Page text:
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|Amber Jamieson||Nov 6, 2018|
Welcome to Better Have My Money, my Monday night newsletter about stocks for clueless newbies aka all of us (and if not, this newsletter probably isn't for you), who are trying to get their money together before society collapses. Better Have My Money is a gif-filled rundown of the stock market, from being high af on weed stocks to why we should care about shares when the world is burning.
The last month of stocks has been really terrible! (The Dow fell 600 points in a day, all the gains of 2018 were wiped out, tech stocks were particularly badly affected). I found it a tad depressing to watch all the money I'd "earned" suddenly disappear, although then I just treated it like playing a video game I had no control over and that the level would end soon.
And there's one thing I keep coming back to, when mass sell-offs are happening...
This week, things are looking better, reminding us all just to ride that wave.
Confusing term of the week: "Dow", "Dow Jones" etc — one of those obvious ones that we all pretend to know but can't actually define, the Dow Jones Industrial Average refers to an index of 30 major blue-chip stocks that is often used as an indicator for the market itself. Yes, the Dow is just the average of 30 major companies from a mix of different industries. It's price-weighted, so the more expensive stocks make up a bigger portion.
Some companies that make up the Dow: Nike, Walgreens, Apple, Disney, Visa, Coca-Cola. Some companies not in the Dow: Amazon, Facebook, Twitter, Google, Netflix.
Reader LisaRose sent me in a really interesting question this week:
I’ve been purchasing single stocks and noticed that I need to diversify my portfolio since it’s very tech-heavy. I’m allowing myself $500/quarter for investment purposes. Is it better to purchase more shares of what I already have (I own 7 shares in 6 companies. Four of the shares are tech.), or is it better to diversify my portfolio so when the market dips like it did last week, I don’t take such a big hit?
This is a super great question! I've talked beforeabout how important it is to have a fairly diverse portfolio across different industries, but it can be really hard when you don't have a huge amount of money to immediately diversify ($500 per quarter is an excellent target for investments tho, well done to you).
I had been meaning to work out how much percentage each company's stocks made up of my stock portfolio, so this question was as good a reason as any to learn how to make spreadsheets do equations. Here's a look at my stocks right now and what percentage each one makes up:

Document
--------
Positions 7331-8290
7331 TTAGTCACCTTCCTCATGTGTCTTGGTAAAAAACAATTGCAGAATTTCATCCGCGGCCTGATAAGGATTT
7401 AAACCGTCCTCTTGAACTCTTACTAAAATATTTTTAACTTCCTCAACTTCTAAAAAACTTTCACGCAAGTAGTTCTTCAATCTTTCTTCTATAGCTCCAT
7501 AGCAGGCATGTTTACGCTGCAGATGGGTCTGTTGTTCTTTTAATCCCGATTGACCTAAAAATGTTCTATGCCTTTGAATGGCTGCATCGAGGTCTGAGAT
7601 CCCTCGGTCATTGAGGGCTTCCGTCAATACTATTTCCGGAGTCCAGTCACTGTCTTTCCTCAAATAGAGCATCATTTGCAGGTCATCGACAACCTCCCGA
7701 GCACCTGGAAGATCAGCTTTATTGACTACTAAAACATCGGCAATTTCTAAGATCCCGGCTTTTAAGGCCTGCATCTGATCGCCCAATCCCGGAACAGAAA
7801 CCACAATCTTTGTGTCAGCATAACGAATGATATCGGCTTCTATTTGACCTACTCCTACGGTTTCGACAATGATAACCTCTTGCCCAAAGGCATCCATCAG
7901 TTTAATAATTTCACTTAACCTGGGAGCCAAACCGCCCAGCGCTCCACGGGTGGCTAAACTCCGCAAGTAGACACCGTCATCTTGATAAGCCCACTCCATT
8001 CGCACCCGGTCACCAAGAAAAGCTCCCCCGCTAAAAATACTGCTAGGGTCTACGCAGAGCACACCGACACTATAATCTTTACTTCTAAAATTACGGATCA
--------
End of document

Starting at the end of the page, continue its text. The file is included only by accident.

First of all you'll see that Netflix dominates my portfolio, with nearly 28% of my account. Netflix has dropped 10% in the last three months overall, but the last month has been even more brutal. On October 1, Netflix shares were trading at $381 each. Last week it was trading at $285.
And so since Netflix is nearly a third of my portfolio, I am really noticing all these drops!!!
This is all to say, that I would highly recommend to you LisaRose that you buy some more diverse shares for a bit, since tech has been hit so badly lately. But that is my very unprofessional opinion, simply just what I'm trying to do at the moment.
In the last edition of Better Have My Money, I asked people what their "enough" for their investments and money would be. The answers were srsly great:
Beth: "Enough is being able to take my kids to and from school. Truly. Sad yet true. Being present for everyday moments is my enough. No figure but a dream."
Haley: "'Enough" for me doesn't exist. I never dreamed I would be making the amount of money I do now, but I also never grew up wanting to be a millionaire. For me, enough will be when I have a consistently positive net worth and probably have ~10-15k in savings. However, with more money will always come more problems, as Biggie once said.
Jennifer: "My enough would be paying my student loans off, about 70k, and buying my parents a home."
Joel: "Enough for me will be $2M in an IRA. $2M will allow for $80,000 a year on a 4% drawdown. My wife and I can easily live on $80,000 a year, and at 4%, I will still be making money (typically, my net holdings grow 7-16%/ year). A good place to park money: FUSEX (S&P 500 Fund). There are numerous other S&P 500 funds available. I use this one because I use Fidelity as my brokerage. Cheap trades at either $4.95 or free."
(Here's my regular reminder that if you open a Robinhood account, which lets you buy and sell stocks with zero fees, use my referral code and we both get a free share.)
Tuesday, it's midterms in the US. It's been a really tough few weeks here and it can feel like it's hard to make things better. First, I'd suggestdonating some moneyto the victims of the Pittsburgh synagogue shooting, who were targeted for being Jewish and helping immigrants.
Second, go out and vote!!!!!!!
Better Have My Money is on Twitter @bhavemymoney, so please tweet nice things (aka the link to our sign up page) and tag us. Got a mate who needs to vote? Forward this onto them and tell them to subscribe.
As always, if you've got any questions about stocks, this is a shame free zone. Just reply and ask away.